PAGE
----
I asked what the story was behind the JLO 4 cylinder motor yeterday, and our Bull Sessions resident expert on JLO’s was quick to share his research on it:

“After researching and translating quite a bit of printed matter and German language webpages, I have come up with this summary.There is quite a bit of speculation and assumption here on my part. It is based on the best info I have at the moment.

JLO was purchased Rockwell in the early 60s with the intention of expanding engine sales to the US. Shortly after that, snowmobile builders started searching for lightweight 2 strokes to power their new product lines. JLO had quite a few different designs available to power everything from lawnmowers to motorcycles to small rail cars used for RR maintenance. Basic problem was the current lineup was built for commercial use and they were too heavy. Snowmobile manufacturers wanted a better power to weight ratio.

So a new design was drawn up that would be the most compact and powerful engine available to date. This was introduced as the 339cc and 399cc axial fan which were oddly named the LR series, a name already in use for the centrifugal fan 454cc twin. Along with the engineering work for the new fan cooled line, the free air engine was born. Production numbers and documentation is virtually nonexistant for the free air line. A multi page brochure showing the three free air engines is the only published proof I can find to confirm it was ever marketed to snowmobile companies. The only serious use of the free air line was by Arctic Cat which used the 650cc engine as a fill in for Kawasaki in the King Kat. I believe that AC would not have built JLO or Hirth powered King Kats if Kawi had been further along with their production. [That would have been a shame too!]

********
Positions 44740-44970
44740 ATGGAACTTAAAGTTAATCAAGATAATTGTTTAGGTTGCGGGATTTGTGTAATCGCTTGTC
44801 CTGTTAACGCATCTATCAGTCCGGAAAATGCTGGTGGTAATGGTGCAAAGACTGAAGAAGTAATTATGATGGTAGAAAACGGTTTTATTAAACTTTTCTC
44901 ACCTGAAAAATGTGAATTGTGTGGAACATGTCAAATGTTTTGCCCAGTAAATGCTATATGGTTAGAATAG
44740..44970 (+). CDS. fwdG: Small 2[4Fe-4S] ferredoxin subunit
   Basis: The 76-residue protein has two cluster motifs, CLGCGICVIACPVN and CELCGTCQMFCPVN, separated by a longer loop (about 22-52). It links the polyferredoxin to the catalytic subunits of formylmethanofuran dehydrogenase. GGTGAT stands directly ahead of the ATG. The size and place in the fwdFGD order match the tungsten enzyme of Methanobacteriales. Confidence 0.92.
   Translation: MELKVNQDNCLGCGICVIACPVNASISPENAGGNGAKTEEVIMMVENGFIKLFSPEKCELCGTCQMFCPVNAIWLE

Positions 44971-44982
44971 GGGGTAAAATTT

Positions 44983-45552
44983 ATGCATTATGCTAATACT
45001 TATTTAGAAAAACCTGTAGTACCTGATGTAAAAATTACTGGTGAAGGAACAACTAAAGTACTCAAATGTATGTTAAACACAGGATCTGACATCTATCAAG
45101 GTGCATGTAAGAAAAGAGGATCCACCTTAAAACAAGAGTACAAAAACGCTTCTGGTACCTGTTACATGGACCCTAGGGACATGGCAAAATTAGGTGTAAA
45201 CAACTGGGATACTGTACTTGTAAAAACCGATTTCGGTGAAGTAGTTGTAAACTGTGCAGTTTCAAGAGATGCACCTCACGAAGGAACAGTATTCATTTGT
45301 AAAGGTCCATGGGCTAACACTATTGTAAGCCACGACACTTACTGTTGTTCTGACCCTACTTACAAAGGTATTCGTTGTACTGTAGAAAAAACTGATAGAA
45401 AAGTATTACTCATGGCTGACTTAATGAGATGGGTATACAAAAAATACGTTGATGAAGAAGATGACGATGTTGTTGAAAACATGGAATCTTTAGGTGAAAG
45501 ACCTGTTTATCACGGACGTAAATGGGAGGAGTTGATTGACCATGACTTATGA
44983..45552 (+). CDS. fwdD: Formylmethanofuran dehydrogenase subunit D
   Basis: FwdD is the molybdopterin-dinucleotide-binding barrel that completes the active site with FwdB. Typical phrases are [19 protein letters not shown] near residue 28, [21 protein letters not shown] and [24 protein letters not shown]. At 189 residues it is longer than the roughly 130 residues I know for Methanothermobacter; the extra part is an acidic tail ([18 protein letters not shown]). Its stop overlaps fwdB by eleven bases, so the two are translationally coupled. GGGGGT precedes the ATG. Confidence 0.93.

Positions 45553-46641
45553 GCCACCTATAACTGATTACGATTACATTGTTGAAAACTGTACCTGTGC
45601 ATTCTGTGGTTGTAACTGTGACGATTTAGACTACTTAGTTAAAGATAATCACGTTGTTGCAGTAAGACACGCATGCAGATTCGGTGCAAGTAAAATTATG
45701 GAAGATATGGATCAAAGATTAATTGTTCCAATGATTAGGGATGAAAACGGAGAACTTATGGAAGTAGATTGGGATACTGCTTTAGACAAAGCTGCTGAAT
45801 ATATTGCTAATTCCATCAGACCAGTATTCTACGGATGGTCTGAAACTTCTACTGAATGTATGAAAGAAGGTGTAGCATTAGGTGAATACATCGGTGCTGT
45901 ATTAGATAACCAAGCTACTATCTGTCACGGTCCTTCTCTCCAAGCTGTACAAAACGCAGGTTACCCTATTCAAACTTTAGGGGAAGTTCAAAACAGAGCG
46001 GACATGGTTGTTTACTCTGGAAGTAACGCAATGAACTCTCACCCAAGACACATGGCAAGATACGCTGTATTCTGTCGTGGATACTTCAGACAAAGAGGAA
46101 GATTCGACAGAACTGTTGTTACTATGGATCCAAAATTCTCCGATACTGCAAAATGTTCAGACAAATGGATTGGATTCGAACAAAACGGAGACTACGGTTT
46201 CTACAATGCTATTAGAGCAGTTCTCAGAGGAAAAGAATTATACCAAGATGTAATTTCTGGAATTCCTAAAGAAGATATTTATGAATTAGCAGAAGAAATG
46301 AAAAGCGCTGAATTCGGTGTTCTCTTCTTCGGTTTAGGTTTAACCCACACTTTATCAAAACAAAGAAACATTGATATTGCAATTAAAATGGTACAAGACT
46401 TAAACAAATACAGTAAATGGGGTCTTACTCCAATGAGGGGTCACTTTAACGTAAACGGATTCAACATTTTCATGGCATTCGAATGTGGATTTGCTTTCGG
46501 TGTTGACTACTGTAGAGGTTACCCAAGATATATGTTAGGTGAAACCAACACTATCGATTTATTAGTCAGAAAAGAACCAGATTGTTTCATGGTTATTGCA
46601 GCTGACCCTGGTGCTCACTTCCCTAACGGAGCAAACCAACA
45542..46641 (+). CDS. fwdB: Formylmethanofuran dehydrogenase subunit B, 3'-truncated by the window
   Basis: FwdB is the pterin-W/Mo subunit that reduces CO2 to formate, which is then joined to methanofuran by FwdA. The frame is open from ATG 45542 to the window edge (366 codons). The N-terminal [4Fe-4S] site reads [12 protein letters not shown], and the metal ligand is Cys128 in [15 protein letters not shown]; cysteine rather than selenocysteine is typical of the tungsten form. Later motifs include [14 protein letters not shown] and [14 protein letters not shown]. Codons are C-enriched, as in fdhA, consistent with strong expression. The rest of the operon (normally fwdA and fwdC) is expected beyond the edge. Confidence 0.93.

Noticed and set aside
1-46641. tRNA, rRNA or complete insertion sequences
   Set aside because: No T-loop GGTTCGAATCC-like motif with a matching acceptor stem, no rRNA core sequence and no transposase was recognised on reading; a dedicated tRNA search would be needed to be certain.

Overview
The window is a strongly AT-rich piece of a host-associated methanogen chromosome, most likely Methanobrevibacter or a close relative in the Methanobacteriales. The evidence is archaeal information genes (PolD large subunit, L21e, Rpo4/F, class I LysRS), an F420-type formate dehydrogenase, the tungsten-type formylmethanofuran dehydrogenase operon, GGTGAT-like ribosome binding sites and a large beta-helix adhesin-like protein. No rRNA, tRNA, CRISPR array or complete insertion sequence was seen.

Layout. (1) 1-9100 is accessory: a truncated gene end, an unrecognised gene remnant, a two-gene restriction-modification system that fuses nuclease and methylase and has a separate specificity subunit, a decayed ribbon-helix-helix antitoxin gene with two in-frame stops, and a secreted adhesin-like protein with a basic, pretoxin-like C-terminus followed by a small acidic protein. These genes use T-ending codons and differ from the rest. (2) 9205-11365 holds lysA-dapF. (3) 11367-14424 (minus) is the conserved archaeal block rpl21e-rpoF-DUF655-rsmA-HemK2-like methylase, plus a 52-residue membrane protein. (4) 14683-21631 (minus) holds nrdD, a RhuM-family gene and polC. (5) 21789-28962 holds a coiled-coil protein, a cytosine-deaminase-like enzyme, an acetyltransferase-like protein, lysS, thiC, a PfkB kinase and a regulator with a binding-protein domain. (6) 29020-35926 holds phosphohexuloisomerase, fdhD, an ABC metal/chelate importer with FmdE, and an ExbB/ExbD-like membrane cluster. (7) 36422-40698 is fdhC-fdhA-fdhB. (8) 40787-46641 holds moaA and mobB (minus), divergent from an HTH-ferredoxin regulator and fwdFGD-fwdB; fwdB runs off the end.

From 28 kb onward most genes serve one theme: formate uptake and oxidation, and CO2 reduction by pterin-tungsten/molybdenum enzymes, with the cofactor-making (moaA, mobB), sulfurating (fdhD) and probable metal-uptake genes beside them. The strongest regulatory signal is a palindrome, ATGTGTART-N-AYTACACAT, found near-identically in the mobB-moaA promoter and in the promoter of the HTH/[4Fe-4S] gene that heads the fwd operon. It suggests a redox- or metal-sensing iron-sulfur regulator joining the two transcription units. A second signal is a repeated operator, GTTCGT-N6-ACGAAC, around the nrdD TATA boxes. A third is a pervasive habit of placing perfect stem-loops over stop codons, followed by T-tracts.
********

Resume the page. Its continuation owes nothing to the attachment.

Details about the 800cc 4cylinder and 440cc twin are even harder to find than that of the 650cc triple. Production numbers for the 650cc can be estimated by the production numbers of the King Cat triple. No production machines were built using the other two engines. Any use of them would have probably been by privateer racers. The previously mentioned brochure shows the free air engines with a slick fuel injection setup. Don’t know if it worked in actual use.

Questions regarding the durability of the four cylinder would have to mirror the problems seen in the Kawasaki four cylinder engine. The crankshaft being the major issue. The other odd fact I have observed about the 800cc 4cylinder and 440cc twin is that neither of engine has an advance mechanism for engine timing. Look at the scan of the engines below and you will see the triple has a larger magneto housing, apparently to make room for the advance mechanism.”

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